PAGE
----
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Law Council of Australia


Declared Areas offence is a blunt instrument and should not be extended

20 May 2024

The Law Council of Australia has today recommended against any further extension of both the declared areas offence in section 119.2 of the Criminal Code Act 1995 and the power for the Minister of Foreign Affairs to declare an area under section 119.3, which enlivens the offence.

“The declared areas offence means that where an area is declared by the Minister for Foreign Affairs, it is an offence to enter, or remain in that area without, what is defined harshly in the statute, as a legitimate reason,” Law Council of Australia President, Mr Greg McIntyre SC said. “The sections within the Criminal Code that enable this are due to sunset on 7 September 2024 and we strongly recommend they not be extended.”

Appearing before the Parliamentary Joint Committee on Intelligence and Security, the Law Council acknowledged that developing and implementing legal mechanisms to prevent, deter and denounce the activities of so called ‘foreign terrorist fighters’ is complex and challenging.

“The Law Council does not oppose, in principle, the enactment of laws that place some limitations on the freedom of movement of individual Australians to prevent people from engaging in terrorism-related activities in foreign countries. Travel documents can be cancelled or suspended, radicalised persons may be restricted from returning to Australia and terrorism related orders may be imposed providing for restrictions on their liberty if they are in the community,” Mr McIntyre said.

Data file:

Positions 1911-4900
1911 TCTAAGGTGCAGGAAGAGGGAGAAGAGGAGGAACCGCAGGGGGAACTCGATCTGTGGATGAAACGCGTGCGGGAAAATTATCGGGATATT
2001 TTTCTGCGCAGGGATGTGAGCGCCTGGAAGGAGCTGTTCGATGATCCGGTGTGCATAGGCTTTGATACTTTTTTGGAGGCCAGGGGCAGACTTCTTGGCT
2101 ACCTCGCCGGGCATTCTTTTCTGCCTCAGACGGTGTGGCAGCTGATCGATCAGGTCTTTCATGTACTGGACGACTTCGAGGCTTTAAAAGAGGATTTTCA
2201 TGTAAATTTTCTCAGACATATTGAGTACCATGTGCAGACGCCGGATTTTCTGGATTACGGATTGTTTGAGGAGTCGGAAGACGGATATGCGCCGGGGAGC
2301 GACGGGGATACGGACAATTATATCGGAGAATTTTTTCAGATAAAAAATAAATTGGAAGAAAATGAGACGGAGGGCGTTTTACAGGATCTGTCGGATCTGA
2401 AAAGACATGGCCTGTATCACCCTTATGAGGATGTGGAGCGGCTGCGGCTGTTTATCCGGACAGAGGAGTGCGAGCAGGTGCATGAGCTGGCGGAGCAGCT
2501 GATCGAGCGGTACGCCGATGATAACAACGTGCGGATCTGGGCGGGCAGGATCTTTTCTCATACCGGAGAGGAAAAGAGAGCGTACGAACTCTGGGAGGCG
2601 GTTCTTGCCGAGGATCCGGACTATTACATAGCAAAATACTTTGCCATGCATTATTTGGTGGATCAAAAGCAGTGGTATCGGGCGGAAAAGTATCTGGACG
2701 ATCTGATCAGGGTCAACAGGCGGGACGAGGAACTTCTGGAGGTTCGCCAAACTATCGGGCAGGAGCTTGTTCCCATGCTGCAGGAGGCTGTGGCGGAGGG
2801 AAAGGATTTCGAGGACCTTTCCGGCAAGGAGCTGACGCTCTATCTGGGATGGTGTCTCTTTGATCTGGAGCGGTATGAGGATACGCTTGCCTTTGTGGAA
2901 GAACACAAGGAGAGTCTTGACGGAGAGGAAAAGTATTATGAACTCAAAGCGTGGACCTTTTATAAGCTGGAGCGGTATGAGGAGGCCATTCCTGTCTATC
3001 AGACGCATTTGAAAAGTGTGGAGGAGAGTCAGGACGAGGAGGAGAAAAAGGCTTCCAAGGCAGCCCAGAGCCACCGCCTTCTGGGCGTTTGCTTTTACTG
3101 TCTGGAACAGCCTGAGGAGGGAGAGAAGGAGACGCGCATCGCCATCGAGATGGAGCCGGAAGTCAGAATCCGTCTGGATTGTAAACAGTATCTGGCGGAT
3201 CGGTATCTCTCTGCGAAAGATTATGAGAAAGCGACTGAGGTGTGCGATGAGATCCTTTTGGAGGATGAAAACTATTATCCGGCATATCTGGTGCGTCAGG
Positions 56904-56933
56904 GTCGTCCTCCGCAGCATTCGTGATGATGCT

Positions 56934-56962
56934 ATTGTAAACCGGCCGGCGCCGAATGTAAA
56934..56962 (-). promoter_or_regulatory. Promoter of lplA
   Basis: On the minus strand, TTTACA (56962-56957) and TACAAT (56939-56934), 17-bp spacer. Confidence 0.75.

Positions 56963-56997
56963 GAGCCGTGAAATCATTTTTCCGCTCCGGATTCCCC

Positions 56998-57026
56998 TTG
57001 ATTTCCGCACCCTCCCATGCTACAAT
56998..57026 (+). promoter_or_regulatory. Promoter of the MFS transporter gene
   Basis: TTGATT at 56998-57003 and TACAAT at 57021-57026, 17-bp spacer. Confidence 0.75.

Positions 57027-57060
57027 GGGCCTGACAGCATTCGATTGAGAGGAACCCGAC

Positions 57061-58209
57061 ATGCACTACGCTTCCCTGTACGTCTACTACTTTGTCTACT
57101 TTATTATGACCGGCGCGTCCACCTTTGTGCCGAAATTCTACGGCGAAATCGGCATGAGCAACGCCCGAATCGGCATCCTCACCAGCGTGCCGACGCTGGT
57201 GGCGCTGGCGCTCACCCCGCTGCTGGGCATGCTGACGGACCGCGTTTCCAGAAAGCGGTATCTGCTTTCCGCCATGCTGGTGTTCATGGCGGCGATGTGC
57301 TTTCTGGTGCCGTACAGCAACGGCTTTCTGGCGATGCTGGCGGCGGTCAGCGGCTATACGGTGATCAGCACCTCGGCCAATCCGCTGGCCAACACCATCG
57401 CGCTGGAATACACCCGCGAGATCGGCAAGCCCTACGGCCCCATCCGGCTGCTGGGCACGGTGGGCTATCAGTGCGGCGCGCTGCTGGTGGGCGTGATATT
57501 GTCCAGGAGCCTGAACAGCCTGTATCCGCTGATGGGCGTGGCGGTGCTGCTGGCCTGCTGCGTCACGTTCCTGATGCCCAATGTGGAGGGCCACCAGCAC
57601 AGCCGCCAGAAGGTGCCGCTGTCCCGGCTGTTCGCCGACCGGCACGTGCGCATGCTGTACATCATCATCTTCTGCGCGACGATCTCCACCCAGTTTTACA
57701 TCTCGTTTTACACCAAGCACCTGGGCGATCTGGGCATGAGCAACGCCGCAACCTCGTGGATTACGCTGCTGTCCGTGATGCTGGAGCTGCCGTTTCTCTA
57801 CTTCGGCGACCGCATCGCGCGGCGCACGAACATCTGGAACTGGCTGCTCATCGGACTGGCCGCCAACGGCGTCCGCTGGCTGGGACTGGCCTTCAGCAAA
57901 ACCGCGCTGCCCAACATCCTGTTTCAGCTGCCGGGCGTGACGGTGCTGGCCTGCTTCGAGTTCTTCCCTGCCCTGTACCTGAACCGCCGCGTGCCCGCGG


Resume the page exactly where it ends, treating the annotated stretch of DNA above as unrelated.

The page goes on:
“However, we remain concerned that the declared areas regime places substantial limitations on the rights to freedom of movement and fair trial, which do not meet the essential requirements of proportionality.

“A key reason for opposing an extension of the declared areas offence is that we believe it is unjustifiably broad. Unlike existing foreign incursion related offences, the declared area offence criminalises a person’s mere presence in a declared area regardless of any intended conduct in the area.

“It also puts Australia out of step with like-minded international jurisdictions that do not have a comparable regime. In addition, the Minister’s power to make declarations is unfettered and risks criminalising a wide range of innocent conduct.

“While we think sections 119.2 and 119.3 of the Criminal Code should not be extended, if they were to be, we have recommended a number of amendments.

“We want proof to be required of a person’s intent to travel to a declared area with an illegitimate purpose; replication of the wider ‘reasonable excuse’ defence modelled on section 58B(2) of the Terrorism Act 2000 (UK); and the statutory criteria and process by which an area may be prescribed a declared area should be strengthened.”

Contact: Kristen Connell, P. 0400 054 227, E.


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